Monty Alexander, pianist: Randy Weston was one of the most loving human beings I knew. I had the pleasure and honor of touring with him in Europe in the mid-’80s—two pianos and two hand drummers. He sat at his instrument like a great eagle, presiding over those keys with strength and power. His passion for his music was evident, with his love of Africa and the legacy of Duke Ellington combined. From the first note he played to the last, he took you on a journey to the great continent, which is the true locus of the best of American music. And here I am with my love of my Jamaican roots; it was a good combination. A gentle giant with a welcoming smile, he was a wonderful messenger of love.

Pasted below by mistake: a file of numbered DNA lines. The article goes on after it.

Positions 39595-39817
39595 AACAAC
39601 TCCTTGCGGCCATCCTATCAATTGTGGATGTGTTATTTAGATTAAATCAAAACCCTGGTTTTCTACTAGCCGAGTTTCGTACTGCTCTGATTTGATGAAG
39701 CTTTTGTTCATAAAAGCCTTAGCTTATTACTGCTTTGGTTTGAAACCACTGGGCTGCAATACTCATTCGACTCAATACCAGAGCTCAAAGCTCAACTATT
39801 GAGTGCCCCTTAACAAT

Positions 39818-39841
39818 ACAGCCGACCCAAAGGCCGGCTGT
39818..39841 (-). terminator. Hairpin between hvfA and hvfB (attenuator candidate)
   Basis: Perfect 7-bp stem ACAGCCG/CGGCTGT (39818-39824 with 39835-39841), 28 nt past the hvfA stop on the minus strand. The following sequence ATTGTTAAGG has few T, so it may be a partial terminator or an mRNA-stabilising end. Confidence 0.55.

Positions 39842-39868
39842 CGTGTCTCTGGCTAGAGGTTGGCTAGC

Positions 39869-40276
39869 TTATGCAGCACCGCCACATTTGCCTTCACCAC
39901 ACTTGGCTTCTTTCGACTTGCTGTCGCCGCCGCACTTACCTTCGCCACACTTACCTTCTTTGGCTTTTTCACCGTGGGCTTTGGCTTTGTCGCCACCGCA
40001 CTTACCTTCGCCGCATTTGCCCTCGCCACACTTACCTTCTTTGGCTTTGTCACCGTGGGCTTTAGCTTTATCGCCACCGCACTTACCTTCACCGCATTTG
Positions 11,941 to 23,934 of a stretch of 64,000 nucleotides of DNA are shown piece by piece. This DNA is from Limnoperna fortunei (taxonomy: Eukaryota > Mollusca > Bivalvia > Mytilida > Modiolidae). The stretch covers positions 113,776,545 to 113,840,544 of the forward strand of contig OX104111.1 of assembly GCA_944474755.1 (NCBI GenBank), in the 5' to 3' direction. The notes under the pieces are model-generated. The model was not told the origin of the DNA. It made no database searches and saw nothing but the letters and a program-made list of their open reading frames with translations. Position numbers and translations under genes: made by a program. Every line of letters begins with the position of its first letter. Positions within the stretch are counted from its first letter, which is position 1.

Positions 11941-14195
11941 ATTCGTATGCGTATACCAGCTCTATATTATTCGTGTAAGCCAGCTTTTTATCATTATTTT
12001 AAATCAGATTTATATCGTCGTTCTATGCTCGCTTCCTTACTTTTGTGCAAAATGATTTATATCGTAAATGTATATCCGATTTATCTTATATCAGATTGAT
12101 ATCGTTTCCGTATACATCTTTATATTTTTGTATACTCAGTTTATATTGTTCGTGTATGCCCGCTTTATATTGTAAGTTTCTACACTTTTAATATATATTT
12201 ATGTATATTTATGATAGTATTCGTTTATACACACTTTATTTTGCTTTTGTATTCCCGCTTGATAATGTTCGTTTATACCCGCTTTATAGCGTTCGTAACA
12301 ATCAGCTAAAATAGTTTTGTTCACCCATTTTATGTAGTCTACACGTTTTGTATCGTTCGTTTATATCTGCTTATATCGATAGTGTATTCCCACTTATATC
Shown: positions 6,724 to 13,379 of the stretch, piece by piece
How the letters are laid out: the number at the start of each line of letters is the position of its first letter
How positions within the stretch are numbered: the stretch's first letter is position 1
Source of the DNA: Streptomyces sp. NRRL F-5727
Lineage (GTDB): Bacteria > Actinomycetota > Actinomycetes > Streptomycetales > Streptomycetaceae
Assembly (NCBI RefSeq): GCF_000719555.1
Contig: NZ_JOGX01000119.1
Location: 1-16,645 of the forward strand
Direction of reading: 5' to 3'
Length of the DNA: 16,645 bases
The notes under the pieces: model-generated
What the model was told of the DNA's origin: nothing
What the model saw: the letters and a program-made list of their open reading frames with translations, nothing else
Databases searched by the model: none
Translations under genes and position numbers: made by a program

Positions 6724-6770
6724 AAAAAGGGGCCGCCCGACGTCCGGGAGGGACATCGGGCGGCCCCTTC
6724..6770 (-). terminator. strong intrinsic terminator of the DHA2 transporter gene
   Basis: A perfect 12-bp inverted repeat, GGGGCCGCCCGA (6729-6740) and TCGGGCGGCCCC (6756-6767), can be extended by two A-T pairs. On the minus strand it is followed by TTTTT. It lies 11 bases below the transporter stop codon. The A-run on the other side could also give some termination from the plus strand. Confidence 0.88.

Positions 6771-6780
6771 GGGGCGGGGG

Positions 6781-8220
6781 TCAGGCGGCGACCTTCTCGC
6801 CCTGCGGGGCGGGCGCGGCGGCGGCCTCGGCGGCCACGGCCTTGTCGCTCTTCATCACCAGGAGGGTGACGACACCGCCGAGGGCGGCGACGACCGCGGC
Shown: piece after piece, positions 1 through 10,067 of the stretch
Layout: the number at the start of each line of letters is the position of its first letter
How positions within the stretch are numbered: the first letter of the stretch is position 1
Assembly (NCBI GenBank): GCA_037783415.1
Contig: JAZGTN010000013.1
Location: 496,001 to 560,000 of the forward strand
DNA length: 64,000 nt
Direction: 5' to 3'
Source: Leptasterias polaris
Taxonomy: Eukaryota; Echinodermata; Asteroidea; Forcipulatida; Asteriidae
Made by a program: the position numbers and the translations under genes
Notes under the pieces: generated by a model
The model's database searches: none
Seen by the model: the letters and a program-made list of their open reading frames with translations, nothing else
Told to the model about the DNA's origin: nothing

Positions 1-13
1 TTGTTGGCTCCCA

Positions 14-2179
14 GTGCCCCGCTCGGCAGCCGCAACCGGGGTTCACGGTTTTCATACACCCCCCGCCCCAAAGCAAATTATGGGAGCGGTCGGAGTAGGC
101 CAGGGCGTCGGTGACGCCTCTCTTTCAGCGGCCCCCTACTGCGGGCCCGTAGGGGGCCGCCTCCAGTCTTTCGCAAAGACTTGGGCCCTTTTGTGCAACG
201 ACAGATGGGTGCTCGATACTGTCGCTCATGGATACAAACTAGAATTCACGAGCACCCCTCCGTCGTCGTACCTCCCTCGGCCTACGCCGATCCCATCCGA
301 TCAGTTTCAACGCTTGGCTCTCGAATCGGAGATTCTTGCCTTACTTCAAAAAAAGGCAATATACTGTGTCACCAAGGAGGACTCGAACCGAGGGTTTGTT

Min Xiao-Fen, pipa player and vocalist: Randy Weston was much more than a mentor to me—he was a hero. I feel honored to have known him and performed as his guest for over two decades. He was not only a musical giant, he was an African cultural ambassador and a wonderful human being. I first met Randy in 1998, when we were sharing the same bill at a concert in Atlanta. I remember watching in amazement as he performed solo. Afterwards I was introduced to him and discovered we were both living in Brooklyn. He was curious about my instrument, the pipa (four-string Chinese lute), and quite interested in Chinese culture—as well as Chinese food. A few days later he invited me to his home. I brought a large book about the history of Chinese music and performed for him, his daughter, and his grandson Niles. He gave me several books to study, and I soon began learning more and more about African culture. Later that year I had the pleasure of recording the album Khepera with him. For me, one special highlight was a duet that we composed together titled “The Shang,” which refers to the ancient Chinese Shang Dynasty (1600-1050 B.C). The main premise behind the composition was the influence that Africa had on early Chinese civilization. He was such an inspiration.